State executions could be back on track
COLUMBUS » Court rulings favorable to the state and the outcome of two executions in three months indicate Ohio could be on track to resume putting inmates to death regularly.
The state executed child killer Ronald Phillips in July and double killer Gary Otte on Wednesday in the state death chamber at the Southern Ohio Correctional Facility in Lucasville.
Witnesses said Phillips did not appear to be distressed. Otte’s chest rose and fell several times over two minutes in a fashion similar to some executions, though the movement appeared to go on longer than in the past.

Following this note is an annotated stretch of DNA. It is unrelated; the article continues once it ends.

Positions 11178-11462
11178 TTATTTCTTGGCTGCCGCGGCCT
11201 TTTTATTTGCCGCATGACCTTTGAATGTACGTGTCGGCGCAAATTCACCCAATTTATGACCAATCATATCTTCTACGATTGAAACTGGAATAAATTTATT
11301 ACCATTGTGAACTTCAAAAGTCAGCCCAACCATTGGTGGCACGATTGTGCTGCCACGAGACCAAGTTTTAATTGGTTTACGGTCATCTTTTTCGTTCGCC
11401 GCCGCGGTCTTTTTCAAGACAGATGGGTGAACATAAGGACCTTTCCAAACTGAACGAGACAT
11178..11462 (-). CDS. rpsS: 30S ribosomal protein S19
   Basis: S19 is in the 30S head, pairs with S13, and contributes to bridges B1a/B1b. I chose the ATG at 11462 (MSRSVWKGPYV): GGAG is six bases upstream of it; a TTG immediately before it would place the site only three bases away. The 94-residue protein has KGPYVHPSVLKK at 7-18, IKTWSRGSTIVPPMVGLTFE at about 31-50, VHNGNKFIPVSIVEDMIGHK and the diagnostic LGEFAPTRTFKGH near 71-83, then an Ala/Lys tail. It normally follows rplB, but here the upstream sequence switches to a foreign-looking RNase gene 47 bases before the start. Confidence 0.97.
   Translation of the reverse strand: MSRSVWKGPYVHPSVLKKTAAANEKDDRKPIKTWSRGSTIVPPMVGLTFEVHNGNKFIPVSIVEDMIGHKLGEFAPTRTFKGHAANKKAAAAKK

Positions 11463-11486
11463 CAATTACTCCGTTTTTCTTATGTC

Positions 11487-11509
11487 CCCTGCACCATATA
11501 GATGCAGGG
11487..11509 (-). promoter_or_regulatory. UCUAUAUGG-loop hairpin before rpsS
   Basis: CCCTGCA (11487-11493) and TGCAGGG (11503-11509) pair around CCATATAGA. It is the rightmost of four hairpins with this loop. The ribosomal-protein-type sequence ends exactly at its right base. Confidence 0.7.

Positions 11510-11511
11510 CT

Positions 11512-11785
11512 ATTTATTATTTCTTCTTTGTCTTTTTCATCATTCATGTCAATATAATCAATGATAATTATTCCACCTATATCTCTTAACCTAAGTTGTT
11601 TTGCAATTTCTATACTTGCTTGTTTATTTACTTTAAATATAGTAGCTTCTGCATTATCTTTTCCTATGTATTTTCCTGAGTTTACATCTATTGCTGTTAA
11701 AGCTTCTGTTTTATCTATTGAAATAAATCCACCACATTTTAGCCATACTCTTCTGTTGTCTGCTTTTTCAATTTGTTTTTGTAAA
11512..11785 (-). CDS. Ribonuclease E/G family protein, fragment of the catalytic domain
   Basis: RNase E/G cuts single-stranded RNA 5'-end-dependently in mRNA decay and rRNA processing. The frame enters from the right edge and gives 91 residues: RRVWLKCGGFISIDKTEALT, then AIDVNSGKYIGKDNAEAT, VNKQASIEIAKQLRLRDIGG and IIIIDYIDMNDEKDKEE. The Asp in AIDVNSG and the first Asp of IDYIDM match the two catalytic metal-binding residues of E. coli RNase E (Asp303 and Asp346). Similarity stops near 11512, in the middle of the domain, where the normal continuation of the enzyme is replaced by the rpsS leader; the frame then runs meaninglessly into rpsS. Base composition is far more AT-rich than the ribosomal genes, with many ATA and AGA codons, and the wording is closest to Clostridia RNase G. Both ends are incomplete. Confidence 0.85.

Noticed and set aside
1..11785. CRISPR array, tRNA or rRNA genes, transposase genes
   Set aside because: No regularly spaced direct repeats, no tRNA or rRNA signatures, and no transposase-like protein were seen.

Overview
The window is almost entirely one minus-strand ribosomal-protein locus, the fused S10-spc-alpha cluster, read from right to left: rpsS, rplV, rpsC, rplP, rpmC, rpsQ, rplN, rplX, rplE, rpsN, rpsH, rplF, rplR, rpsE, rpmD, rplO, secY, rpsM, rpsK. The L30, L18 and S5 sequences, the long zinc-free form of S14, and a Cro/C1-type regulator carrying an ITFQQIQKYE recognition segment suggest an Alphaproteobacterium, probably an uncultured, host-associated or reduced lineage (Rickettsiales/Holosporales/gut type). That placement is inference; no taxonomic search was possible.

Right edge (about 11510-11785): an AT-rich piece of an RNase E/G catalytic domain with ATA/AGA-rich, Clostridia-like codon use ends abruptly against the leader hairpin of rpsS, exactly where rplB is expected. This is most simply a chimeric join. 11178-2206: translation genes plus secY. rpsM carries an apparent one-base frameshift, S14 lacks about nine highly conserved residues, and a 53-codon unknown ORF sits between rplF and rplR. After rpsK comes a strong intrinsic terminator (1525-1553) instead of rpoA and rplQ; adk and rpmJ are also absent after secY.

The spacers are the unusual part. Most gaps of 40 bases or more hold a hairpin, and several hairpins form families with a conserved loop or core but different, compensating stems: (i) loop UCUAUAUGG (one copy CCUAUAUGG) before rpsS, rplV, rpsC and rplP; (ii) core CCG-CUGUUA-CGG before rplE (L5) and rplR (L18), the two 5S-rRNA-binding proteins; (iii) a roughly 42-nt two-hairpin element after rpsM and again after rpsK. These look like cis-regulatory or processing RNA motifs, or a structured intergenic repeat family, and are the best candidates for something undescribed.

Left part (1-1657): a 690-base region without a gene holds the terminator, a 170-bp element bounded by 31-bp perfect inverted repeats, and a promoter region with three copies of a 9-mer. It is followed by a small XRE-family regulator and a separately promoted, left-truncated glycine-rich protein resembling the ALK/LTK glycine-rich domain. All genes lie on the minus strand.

Otte’s lawyers believe he suffered a phenomenon known as air hunger and plan to continue their challenge of Ohio’s use of a sedative called midazolam.
“My concerns were that he was obstructing, he was suffering air hunger, trying desperately to get air, and there were tears running down his face, which indicated to me that he was feeling pain or sensations,” federal public defender Carol Wright said after Wednesday’s execution.
Prisons spokeswoman JoEllen Smith said the pro- cedure “was carried out in compliance with the execution policy and without complication.”
The next and last execution scheduled this year is Nov. 15, when the state plans to put Alva Campbell to death. A jury found Campbell, 69, guilty of killing 18-year- old Charles Dials 20 years ago after Campbell, who was in a wheelchair while feigning paralysis, escaped from a court hearing.
Ohio is scheduled to execute four people next year and six in 2019. Nine men were executed in 2010, the most since Ohio resumed putting inmates to death in 1999.